Sodium Hydroxide is a highly caustic substance that is used to neutralize acids and make sodium salts. Let’s rub it on our teeth! (jk, let’s not)
Propylene Glycol is a preservative and a solvent that lowers the freezing point of water. The toxicity of propylene glycol is debated.
Now that we know what ingredients we want to avoid putting on our teeth. Let’s look at what we do want to put on our teeth. Here is some background on the ingredients I like to use when making my tooth powder.
Bentonite Clay – In Nourishing Traditions Sally Fallon says: “clay particles carry a negative electric charge and attract positively charged pathogenic organisms along with their toxins and carry them out of the body. Clay compounds not only provide minerals, but also can be used as detoxifying agents. They will also bind with antinutrients found in plant foods such as bitter tannins and prevent their absorption.” The mineral content of clay can aid in the re-mineralization of teeth.
Calcium Carbonate – Aids in the strengthening and remineralization of teeth.
Baking Soda – Studies have shown toothpaste with baking soda whitens teeth better than toothpaste that does not. It deodorizes and is slightly abrasive which aids in the removal of tartar and build up. Sometimes I find baking soda to be too abrasive and will leave it out of my mix every other batch of tooth powder I make.
Unrefined Salt – Truly unrefined sea salt contains sodium chloride, macro-minerals, magnesium and about 80 trace minerals In Cure Tooth Decay Ramiel Nagel discusses the use of unrefined salt to prevent and reduce most tooth and gum disease and prevent bad breath.
Clove Powder – Cloves were historically used to freshen breath in originating in ancient China over 2000 years ago. Clove oil contains eugenol which is responsible for the analgesic and anti-inflammatory affects of clove. Dentist today use clove oil as an analgesic.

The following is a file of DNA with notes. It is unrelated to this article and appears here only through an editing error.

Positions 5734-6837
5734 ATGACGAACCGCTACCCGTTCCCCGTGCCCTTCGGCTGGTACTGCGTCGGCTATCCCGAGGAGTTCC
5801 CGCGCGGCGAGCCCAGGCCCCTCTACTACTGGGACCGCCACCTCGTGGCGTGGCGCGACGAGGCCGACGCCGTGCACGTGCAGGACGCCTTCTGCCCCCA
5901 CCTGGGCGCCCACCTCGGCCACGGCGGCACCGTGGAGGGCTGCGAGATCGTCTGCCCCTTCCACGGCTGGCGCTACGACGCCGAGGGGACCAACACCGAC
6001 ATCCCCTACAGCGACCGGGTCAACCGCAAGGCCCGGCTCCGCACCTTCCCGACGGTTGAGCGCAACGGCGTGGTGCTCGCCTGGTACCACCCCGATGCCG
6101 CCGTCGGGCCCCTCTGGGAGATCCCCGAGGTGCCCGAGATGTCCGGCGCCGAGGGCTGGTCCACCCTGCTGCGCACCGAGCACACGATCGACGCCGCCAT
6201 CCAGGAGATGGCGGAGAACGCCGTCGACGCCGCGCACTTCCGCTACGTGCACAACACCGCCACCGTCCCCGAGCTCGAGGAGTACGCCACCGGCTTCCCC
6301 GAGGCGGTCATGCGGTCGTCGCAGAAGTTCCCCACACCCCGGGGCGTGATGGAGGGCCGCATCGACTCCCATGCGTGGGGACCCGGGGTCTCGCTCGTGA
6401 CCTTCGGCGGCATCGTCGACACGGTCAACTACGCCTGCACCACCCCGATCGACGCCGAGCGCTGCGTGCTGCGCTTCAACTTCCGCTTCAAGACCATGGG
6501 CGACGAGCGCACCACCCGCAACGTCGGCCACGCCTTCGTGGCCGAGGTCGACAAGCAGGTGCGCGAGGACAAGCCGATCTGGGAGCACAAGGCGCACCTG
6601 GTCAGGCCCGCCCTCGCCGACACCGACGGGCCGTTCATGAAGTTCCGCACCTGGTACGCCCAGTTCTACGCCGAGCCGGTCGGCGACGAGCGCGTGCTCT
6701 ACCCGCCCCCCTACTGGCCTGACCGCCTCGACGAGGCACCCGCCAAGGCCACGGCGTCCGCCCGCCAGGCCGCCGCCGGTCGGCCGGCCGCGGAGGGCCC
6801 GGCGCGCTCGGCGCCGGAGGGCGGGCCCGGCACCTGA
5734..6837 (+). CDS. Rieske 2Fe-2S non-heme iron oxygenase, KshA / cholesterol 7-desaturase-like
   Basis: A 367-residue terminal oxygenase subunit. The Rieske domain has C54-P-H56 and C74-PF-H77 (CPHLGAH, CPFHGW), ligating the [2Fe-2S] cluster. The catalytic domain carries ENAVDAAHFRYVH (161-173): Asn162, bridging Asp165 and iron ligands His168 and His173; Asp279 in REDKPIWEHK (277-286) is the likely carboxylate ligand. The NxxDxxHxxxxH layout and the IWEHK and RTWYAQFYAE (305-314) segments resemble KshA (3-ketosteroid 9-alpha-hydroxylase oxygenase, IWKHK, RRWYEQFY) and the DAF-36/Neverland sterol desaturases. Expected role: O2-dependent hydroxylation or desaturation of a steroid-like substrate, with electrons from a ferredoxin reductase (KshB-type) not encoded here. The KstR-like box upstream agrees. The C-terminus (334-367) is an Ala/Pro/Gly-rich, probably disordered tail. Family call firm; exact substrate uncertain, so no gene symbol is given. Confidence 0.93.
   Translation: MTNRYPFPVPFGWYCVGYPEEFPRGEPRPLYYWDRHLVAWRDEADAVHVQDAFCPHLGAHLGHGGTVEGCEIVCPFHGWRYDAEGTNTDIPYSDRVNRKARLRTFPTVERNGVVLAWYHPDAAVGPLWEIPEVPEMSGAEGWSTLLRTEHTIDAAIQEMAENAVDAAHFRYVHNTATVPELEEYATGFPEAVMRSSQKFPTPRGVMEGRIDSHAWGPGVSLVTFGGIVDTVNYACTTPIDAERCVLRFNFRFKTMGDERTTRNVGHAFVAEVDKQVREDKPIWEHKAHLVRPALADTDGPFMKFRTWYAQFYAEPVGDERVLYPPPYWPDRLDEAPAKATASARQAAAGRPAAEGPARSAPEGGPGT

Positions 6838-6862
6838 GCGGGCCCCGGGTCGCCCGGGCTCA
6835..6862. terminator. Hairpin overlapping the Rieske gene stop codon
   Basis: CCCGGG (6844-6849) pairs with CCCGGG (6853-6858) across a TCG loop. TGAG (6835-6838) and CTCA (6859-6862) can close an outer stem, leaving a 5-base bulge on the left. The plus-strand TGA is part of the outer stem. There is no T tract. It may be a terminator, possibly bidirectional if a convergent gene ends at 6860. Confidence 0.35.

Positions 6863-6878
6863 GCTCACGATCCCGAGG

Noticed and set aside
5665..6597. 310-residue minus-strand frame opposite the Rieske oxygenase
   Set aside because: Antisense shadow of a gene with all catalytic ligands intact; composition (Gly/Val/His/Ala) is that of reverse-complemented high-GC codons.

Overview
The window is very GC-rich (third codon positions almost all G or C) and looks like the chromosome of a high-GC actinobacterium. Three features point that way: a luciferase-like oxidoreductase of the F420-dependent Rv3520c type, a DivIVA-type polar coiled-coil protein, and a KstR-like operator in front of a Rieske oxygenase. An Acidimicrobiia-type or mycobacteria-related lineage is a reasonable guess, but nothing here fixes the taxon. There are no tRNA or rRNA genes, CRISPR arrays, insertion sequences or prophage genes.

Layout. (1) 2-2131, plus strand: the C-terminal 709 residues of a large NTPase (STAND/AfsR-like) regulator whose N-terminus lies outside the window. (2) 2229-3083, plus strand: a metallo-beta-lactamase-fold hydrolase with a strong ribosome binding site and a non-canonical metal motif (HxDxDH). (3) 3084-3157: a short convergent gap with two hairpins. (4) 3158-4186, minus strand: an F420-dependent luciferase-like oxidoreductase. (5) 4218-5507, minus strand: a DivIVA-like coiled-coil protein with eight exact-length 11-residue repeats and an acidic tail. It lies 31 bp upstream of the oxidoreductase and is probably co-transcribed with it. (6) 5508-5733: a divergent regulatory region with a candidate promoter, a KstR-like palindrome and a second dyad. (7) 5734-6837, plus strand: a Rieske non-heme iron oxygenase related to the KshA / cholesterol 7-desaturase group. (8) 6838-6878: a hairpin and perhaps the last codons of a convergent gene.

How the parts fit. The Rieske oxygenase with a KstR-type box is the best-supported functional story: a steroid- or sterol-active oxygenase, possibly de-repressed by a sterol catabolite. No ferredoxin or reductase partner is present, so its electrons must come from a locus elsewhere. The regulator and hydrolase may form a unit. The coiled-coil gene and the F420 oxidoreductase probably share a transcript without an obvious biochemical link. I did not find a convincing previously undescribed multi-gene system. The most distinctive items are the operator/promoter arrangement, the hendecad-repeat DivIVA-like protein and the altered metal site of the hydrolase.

Ground Cinnamon – Cinnamon has anti-fungal and antibacterial properties. It is also used as an analgesic and has antioxidant properties.
Activated Charcoal – A fine black powder that is odorless and tasteless. It binds to chemicals and toxins to move them safely through the body. Activated Charcoal binds to tannins which helps to whiten teeth (particularly helpful if you drink wine, coffee or tea), but does not bind to beneficial minerals like calcium and iron.
Since using my tooth powder my teeth are less sensitive and parts where they were my gums were receding have started to heal. I love how clean my teeth and mouth feel after I use the powder. It is like a spa day for my teeth.
Have you used tooth powder? Let me know your experience!
 Nagel, Ramiel (2010-11-01). Cure Tooth Decay: Heal And Prevent Cavities With Nutrition - Limit And Avoid Dental Surgery and Fluoride [Second Edition] 5 Stars (Kindle Locations 3647-3650). Rami Nagel. Kindle Edition.
 Fallon, Sally (1999-10-01). Nourishing Traditions: The Cookbook that Challenges Politically Correct Nutrition and the Diet Dictocrats (p. 41). National Book Network - A. Kindle Edition.
 Fallon, Sally; Enig, Mary. Nourishing Traditions:The Cookbook that Challenges Politically Correct Nutrition and the Diet Dictocrats (pp. 48-49). National Book Network - A. Kindle Edition.